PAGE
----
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Thursday, May 18, 2017

Kargo Ansible Playbooks foster Collaborative Kubernetes Ops

Today’s guest post is by Rob Hirschfeld, co-founder of open infrastructure automation project, Digital Rebar and co-chair of the SIG Cluster Ops.  

Why Kargo?

Making Kubernetes operationally strong is a widely held priority and I track many deployment efforts around the project. The incubated Kargo project is of particular interest for me because it uses the popular Ansible toolset to build robust, upgradable clusters on both cloud and physical targets. I believe using tools familiar to operators grows our community.

We’re excited to see the breadth of platforms enabled by Kargo and how well it handles a wide range of options like integrating Ceph for StatefulSet persistence and Helm for easier application uploads. Those additions have allowed us to fully integrate the OpenStack Helm charts (demo video).

By working with the upstream source instead of creating different install scripts, we get the benefits of a larger community. This requires some extra development effort; however, we believe helping share operational practices makes the whole community stronger. That was also the motivation behind the SIG-Cluster Ops.

With Kargo delivering robust installs, we can focus on broader operational concerns.

For example, we can now drive parallel deployments, so it’s possible to fully exercise the options enabled by Kargo simultaneously for development and testing.  

That’s helpful to built-test-destroy coordinated Kubernetes installs on CentOS, Red Hat and Ubuntu as part of an automation pipeline. We can also set up a full classroom environment from a single command using Digital Rebar’s providers, tenants and cluster definition JSON.

Let’s explore the classroom example:

First, we define a student cluster in JSON like the snippet below

{
 "attribs": {
   "k8s-version": "v1.6.0",
   "k8s-kube_network_plugin": "calico",
   "k8s-docker_version": "1.12"
 },
 "name": "cluster01",
 "tenant": "cluster01",
 "public_keys": {
   "cluster01": "ssh-rsa AAAAB..... user@example.com"
 },
 "provider": {
   "name": "google-provider"
 },
 "nodes": [
   {
     "roles": [ "etcd","k8s-addons", "k8s-master" ],
     "count": 1
   },
   {
     "roles": [ "k8s-worker" ],
     "count": 3
   }
 ]
}

Then we run the Digital Rebar workloads Multideploy.sh reference script which inspects the deployment files to pull out key information.  Basically, it automates the following steps:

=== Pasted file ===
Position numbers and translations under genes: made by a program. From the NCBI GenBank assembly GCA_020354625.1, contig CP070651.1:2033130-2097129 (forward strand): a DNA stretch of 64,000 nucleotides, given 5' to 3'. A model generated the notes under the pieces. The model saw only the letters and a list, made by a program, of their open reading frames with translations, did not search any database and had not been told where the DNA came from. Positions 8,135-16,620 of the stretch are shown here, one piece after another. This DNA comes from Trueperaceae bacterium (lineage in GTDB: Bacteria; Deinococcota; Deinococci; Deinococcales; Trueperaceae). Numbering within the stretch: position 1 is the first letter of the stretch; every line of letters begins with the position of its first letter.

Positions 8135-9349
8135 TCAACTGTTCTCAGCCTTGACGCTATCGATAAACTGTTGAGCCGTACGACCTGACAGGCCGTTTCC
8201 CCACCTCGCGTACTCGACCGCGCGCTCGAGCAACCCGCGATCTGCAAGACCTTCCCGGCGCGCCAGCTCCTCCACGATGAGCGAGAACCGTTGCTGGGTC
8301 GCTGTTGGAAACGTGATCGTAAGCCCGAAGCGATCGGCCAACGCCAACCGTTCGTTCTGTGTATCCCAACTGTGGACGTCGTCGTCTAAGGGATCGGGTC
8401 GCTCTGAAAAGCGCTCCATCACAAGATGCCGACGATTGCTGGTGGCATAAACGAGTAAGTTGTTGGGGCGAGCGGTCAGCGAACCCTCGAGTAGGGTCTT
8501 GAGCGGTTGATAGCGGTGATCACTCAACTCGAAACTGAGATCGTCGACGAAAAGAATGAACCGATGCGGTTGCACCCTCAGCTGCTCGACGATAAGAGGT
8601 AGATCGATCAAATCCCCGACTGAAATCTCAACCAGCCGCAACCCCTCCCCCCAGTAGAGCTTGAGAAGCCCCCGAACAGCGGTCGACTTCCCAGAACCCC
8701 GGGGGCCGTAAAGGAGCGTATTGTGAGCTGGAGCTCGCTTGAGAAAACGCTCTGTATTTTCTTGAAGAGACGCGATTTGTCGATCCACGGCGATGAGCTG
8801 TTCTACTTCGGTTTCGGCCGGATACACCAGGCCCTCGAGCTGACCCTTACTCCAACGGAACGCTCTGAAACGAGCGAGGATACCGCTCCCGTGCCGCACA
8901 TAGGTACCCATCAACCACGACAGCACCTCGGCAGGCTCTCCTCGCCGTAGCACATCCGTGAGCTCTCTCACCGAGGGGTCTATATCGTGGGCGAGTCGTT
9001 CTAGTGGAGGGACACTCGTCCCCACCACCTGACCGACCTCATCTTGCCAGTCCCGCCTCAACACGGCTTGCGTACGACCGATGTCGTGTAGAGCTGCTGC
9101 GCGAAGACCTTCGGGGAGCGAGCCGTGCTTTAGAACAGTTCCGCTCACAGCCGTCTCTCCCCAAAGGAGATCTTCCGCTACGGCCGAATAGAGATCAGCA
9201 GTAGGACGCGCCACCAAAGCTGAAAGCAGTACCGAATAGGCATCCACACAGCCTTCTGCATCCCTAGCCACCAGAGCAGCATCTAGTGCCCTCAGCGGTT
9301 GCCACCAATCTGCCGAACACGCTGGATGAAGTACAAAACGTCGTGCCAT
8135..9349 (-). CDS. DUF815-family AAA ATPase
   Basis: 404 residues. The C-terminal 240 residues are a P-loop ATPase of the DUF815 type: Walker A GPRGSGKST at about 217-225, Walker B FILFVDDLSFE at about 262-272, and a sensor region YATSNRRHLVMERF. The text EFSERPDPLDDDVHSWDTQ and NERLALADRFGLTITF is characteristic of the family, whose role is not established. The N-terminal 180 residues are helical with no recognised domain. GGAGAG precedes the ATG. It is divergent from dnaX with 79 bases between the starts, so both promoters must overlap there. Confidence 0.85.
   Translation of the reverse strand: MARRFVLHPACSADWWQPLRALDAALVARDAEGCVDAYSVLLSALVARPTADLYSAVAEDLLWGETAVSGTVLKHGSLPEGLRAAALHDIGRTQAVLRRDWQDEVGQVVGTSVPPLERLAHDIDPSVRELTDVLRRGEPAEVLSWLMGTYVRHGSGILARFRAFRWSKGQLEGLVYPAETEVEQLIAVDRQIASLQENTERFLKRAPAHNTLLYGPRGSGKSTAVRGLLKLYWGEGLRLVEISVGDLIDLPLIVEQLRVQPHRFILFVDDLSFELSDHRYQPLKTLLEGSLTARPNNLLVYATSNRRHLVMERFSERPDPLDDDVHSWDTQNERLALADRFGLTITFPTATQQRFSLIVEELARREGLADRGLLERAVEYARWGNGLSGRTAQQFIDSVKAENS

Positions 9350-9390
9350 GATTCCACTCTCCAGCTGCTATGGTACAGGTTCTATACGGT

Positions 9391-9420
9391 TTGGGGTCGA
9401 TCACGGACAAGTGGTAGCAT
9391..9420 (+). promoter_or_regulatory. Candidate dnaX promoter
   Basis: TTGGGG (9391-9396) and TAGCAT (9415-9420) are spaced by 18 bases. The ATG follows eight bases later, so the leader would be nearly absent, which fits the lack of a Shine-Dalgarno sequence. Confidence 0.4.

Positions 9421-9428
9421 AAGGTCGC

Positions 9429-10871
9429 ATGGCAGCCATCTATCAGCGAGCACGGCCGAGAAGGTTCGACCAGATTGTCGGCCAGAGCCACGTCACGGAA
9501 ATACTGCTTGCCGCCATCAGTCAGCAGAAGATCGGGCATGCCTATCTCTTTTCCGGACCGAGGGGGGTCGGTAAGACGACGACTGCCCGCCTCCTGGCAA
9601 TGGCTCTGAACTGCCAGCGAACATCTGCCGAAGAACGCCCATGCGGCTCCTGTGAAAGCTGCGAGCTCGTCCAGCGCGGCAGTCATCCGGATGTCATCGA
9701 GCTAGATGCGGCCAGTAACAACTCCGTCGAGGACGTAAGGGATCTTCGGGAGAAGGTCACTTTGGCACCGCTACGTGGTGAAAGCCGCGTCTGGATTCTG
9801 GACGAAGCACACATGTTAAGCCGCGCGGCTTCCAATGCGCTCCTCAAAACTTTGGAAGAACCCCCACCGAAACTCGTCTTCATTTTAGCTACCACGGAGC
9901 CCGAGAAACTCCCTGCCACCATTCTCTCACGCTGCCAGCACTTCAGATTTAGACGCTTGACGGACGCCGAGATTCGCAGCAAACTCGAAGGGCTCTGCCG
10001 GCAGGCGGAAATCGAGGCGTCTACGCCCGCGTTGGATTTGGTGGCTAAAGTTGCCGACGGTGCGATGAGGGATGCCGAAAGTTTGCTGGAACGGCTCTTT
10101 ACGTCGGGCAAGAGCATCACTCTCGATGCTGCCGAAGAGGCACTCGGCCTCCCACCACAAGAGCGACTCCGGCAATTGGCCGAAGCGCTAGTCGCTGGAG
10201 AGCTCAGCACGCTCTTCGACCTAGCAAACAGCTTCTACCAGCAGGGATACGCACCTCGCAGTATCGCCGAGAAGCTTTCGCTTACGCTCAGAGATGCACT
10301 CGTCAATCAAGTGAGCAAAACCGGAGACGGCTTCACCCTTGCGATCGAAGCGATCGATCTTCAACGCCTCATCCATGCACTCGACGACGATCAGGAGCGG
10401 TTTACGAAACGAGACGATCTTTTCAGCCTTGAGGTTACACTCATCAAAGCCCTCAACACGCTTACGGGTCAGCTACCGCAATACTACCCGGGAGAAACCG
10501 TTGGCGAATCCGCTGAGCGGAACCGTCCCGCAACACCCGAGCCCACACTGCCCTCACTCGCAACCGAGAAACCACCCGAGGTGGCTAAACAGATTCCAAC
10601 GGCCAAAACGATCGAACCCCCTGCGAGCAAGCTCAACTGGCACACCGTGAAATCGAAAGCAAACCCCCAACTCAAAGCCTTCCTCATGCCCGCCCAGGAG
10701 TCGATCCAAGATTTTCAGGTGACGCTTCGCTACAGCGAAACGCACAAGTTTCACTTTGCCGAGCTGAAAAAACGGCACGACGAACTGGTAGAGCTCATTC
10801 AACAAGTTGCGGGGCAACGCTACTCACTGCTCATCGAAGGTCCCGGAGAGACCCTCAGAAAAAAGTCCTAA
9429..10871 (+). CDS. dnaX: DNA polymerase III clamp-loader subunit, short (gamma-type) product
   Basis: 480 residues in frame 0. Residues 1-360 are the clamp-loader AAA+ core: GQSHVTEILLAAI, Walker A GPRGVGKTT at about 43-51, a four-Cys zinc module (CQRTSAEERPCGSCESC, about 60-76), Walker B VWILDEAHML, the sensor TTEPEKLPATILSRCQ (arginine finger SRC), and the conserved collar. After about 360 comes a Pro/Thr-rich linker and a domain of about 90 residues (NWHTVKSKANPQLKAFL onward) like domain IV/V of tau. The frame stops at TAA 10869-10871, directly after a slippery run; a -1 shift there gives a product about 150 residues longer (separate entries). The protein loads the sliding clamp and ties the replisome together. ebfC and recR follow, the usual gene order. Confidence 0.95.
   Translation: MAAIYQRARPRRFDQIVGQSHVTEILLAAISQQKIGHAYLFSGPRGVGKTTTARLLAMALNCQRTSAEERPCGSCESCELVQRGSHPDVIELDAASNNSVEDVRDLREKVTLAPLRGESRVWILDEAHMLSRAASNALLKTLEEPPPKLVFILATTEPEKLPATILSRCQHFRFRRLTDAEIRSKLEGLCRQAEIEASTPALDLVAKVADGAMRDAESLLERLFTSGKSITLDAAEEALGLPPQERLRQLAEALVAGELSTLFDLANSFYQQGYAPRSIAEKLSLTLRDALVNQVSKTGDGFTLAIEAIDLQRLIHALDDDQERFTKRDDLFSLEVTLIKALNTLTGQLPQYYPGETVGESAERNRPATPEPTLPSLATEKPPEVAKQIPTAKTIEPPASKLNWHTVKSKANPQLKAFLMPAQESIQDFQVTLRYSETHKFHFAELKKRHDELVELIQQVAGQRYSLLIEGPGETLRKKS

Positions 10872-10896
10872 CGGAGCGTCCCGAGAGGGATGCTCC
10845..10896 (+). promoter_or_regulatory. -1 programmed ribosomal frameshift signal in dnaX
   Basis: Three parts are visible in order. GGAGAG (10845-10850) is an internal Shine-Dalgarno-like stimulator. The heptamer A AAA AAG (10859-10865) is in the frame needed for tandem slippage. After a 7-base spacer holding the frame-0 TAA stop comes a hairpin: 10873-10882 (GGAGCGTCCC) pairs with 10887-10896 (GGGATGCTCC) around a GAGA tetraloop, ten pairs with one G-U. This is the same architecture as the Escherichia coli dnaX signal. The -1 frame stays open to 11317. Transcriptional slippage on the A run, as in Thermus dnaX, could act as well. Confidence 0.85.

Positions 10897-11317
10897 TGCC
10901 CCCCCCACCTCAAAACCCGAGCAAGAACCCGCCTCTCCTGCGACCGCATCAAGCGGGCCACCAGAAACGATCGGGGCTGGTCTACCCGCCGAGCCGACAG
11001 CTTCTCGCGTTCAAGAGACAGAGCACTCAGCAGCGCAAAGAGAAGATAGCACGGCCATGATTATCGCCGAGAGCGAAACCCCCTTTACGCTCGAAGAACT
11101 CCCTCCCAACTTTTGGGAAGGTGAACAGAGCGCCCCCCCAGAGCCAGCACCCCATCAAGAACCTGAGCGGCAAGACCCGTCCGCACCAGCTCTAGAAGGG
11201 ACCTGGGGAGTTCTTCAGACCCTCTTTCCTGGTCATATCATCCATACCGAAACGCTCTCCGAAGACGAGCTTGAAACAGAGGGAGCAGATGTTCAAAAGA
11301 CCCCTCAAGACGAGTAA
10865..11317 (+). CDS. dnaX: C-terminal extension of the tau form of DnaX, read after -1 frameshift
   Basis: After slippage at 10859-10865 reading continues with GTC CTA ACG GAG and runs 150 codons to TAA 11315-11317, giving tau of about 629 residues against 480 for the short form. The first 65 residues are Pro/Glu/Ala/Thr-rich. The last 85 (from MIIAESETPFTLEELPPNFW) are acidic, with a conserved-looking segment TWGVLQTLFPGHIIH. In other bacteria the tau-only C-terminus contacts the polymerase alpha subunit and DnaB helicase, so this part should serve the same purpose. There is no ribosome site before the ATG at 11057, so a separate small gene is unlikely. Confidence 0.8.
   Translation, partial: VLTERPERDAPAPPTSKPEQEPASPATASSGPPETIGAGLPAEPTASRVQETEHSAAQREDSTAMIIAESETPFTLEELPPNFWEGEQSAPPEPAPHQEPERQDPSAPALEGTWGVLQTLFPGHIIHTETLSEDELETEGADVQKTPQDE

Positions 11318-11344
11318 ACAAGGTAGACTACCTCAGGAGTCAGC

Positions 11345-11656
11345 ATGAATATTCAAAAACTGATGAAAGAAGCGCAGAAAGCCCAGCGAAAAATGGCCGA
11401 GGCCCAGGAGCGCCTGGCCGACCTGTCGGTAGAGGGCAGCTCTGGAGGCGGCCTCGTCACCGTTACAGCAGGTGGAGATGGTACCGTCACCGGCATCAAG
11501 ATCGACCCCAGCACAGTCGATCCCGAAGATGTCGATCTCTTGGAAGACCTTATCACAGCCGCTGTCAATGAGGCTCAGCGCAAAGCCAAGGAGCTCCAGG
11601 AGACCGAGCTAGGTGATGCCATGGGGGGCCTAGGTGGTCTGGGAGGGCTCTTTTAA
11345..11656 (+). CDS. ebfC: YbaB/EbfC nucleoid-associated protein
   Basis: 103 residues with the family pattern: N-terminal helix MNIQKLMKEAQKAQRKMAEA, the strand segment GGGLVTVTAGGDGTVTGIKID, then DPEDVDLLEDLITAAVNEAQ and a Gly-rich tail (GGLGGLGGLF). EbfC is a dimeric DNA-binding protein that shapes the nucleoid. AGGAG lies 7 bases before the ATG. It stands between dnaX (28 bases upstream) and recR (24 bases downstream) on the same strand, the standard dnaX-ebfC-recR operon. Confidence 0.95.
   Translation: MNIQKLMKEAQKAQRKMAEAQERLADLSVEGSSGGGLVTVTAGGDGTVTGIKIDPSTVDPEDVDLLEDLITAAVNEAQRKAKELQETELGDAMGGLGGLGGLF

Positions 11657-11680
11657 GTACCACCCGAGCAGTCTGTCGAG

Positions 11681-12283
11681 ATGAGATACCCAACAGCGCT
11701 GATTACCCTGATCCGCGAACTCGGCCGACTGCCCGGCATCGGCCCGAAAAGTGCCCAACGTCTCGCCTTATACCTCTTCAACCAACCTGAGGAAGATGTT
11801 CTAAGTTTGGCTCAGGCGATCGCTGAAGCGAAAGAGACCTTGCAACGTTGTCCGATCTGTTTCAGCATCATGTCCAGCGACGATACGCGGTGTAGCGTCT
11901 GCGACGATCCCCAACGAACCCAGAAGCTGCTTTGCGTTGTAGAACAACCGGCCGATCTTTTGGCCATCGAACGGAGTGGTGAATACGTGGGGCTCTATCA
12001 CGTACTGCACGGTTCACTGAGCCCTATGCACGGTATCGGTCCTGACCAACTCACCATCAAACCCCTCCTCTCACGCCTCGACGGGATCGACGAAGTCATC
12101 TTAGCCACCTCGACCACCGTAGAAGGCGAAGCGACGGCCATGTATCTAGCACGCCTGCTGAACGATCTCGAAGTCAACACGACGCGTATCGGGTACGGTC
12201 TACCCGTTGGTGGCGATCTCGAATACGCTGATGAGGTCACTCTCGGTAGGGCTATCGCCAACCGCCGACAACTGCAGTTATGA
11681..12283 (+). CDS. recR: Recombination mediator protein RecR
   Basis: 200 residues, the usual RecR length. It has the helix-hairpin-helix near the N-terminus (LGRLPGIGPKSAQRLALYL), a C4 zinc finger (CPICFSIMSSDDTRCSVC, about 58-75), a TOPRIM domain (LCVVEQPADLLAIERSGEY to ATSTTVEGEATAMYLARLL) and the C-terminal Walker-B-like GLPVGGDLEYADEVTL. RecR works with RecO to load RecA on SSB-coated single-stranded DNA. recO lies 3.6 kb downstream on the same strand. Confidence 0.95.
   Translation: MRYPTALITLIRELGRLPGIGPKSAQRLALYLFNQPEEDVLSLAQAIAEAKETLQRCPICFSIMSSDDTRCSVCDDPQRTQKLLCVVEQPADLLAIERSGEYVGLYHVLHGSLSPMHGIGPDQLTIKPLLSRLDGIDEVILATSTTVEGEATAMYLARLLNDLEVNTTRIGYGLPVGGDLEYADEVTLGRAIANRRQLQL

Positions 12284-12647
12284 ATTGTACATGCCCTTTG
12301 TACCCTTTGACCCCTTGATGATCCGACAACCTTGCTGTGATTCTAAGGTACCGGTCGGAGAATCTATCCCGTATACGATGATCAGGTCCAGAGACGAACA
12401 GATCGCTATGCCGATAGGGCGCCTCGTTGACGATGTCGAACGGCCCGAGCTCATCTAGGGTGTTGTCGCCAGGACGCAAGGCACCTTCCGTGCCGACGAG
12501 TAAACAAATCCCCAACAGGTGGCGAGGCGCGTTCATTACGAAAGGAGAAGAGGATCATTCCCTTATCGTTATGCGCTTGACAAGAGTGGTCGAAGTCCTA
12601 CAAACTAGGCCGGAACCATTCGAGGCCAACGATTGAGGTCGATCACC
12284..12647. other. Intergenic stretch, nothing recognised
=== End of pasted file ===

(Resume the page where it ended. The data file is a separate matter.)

rebar provider create {“name”:“google-provider”, [secret stuff]}
rebar tenants create {“name”:“cluster01”}
rebar deployments create [contents from cluster01 file]

The deployments create command will automatically request nodes from the provider. Since we’re using tenants and SSH key additions, each student only gets access to their own cluster. When we’re done, adding the --destroy flag will reverse the process for the nodes and deployments but leave the providers and tenants.

We are invested in operational scripts like this example using Kargo and Digital Rebar because if we cannot manage variation in a consistent way then we’re doomed to operational fragmentation.  

I am excited to see and be part of the community progress towards enterprise-ready Kubernetes operations on both cloud and on-premises. That means I am seeing reasonable patterns emerge with sharable/reusable automation. I strongly recommend watching (or better, collaborating in) these efforts if you are deploying Kubernetes even at experimental scale. Being part of the community requires more upfront effort but returns dividends as you get the benefits of shared experience and improvement.

When deploying at scale, how do you set up a system to be both repeatable and multi-platform without compromising scale or security?

With Kargo and Digital Rebar as a repeatable base, extensions get much faster and easier. Even better, using upstream directly allows improvements to be quickly cycled back into upstream. That means we’re closer to building a community focused on the operational side of Kubernetes with an SRE mindset.

If this is interesting, please engage with us in the Cluster Ops SIG, Kargo or Digital Rebar communities. 


-- Rob Hirschfeld, co-founder of RackN and co-chair of the Cluster Ops SIG


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